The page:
Cries for justice over the apparent murder of Saudi Arabian journalist Jamal Khashoggi, who was last seen entering the Saudi consulate in Istanbul, have swept across the world in the last month. Turkish President Tayyip Erdogan has repeatedly urged Riyadh to disclose who ordered the killing, and Turkish prosecutors have prepared an extradition request for the 18 suspects identified so far, believing that justice would be better served outside the Saudi kingdom.
While international eyes have fixed on the Khashoggi murder, his case is but one of dozens in recent years in which journalists have been killed with impunity, and in which governments and other powerful figures have turned a blind eye or, worse, actively obstructed justice.
Nine out of 10 murders of reporters, photographers and their counterparts go unpunished, according to The World Association of Newspapers and News Publishers. “Attacks on journalists worldwide are becoming more common, undermining the media’s role and creating opportunities for government overreach, the erosion of press freedom, and impeding our right to be informed,” said Association CEO Vincent Peyrègne.
At least 45 journalists have been killed this year alone as a result of their work, along with 17 others killed without a confirmed motive, according to data from the Committee to Protect Journalists. That outpaces last year’s death count in the same month. Reporters Without Borders’ death tally is higher still, showing more journalists killed in connection to their work in the first nine months of 2018 than in all of 2017. The group had confirmed 56 killings connected to the job as of Oct. 1, with 10 more under investigation.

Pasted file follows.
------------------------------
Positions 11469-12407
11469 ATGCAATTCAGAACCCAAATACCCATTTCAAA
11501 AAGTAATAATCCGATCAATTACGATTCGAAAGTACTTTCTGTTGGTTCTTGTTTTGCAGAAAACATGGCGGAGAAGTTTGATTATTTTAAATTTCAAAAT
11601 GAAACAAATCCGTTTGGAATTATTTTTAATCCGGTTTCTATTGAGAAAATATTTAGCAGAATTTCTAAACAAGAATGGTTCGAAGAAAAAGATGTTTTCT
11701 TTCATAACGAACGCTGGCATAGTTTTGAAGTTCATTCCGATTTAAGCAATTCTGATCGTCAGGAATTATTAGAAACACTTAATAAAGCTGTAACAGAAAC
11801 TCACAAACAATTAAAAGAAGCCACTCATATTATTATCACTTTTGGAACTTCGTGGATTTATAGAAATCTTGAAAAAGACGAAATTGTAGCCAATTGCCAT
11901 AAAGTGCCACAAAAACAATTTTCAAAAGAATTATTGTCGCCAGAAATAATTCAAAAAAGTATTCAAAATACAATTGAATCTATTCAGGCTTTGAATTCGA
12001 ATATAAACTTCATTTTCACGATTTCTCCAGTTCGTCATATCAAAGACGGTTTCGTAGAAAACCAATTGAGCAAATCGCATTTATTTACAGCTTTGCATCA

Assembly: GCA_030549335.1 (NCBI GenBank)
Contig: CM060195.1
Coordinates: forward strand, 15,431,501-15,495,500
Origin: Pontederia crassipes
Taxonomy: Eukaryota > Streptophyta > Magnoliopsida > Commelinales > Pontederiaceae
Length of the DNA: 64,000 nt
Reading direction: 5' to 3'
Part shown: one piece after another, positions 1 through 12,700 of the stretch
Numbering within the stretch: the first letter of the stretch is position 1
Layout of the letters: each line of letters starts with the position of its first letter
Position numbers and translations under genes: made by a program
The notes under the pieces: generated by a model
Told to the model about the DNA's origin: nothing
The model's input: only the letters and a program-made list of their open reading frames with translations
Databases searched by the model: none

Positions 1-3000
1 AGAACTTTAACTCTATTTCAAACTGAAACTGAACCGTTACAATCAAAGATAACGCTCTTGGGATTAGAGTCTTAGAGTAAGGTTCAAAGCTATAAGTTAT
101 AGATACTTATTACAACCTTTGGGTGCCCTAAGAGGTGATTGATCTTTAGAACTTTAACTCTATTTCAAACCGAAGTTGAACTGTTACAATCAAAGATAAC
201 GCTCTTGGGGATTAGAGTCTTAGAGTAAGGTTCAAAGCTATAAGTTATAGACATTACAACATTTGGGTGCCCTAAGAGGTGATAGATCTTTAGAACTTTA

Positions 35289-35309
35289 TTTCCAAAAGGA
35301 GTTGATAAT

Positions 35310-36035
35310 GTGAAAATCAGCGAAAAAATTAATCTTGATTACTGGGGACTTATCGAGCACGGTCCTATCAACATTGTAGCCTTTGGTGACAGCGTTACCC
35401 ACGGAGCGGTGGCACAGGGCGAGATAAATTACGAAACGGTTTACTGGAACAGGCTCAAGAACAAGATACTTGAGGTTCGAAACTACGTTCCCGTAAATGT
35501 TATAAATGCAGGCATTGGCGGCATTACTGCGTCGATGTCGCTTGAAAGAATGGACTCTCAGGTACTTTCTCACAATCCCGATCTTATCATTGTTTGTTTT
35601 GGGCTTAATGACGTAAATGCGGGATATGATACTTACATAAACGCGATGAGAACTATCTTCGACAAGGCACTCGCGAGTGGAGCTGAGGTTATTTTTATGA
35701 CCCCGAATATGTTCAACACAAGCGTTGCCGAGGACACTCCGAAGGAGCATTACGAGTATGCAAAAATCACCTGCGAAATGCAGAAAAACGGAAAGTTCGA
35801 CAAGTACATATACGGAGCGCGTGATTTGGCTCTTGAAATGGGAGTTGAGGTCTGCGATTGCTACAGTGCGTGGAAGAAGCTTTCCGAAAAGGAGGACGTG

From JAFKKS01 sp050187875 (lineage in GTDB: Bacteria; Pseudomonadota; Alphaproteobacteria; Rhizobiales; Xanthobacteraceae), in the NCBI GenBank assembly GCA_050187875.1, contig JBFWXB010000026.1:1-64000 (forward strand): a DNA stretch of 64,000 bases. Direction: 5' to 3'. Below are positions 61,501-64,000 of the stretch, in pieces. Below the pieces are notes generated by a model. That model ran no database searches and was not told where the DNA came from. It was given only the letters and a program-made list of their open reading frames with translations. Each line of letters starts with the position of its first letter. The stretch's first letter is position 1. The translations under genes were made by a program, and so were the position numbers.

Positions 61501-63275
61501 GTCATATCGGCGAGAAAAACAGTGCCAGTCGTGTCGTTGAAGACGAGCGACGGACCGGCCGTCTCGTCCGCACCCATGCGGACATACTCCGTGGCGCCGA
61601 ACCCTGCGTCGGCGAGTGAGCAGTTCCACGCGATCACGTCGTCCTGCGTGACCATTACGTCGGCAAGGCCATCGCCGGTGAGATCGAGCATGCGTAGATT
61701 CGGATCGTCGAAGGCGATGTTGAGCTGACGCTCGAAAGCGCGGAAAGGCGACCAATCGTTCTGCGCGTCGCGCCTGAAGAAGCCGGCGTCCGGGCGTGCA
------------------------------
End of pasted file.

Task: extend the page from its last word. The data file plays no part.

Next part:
UNESCO, with the support of the World Association of Newspapers and News Publishers, of which The Globe and Mail is a member, has declared Nov. 2 the International Day to End Impunity for Crimes against Journalists. To coincide with this day, Globe and Mail reporters have revisited the stories of several slain journalists whose killers have yet to be brought to justice.
Overview: 2018′s deadly toll
Afghanistan, April 30, 2018
When a suicide bomb rattled Afghanistan’s capital city on April 30, scores of journalists converged to document yet another instance of bloodshed in Kabul. Unbeknownst to them all, another bomber, who police say was masquerading as a member of the press, had mixed into the crowd.
A second explosion then pierced the morning air. Nine journalists were killed, in what Reporters Without Borders called the deadliest attack on journalists since the Taliban was overthrown in 2001.
Shah Marai, Agence France-Presse’s chief photographer in Kabul, was among the dead. He left behind six children, including a newborn daughter. AFP remembered him as a man who often laughed at his own jokes before reaching the punchline; he was one of the “old hands,” bureau chief Allison Jackson wrote, risking his life to photograph during the Taliban regime. In life, he photographed the aftershocks of suicide bombings, including a 2016 blast that killed journalists from the local TOLO TV station.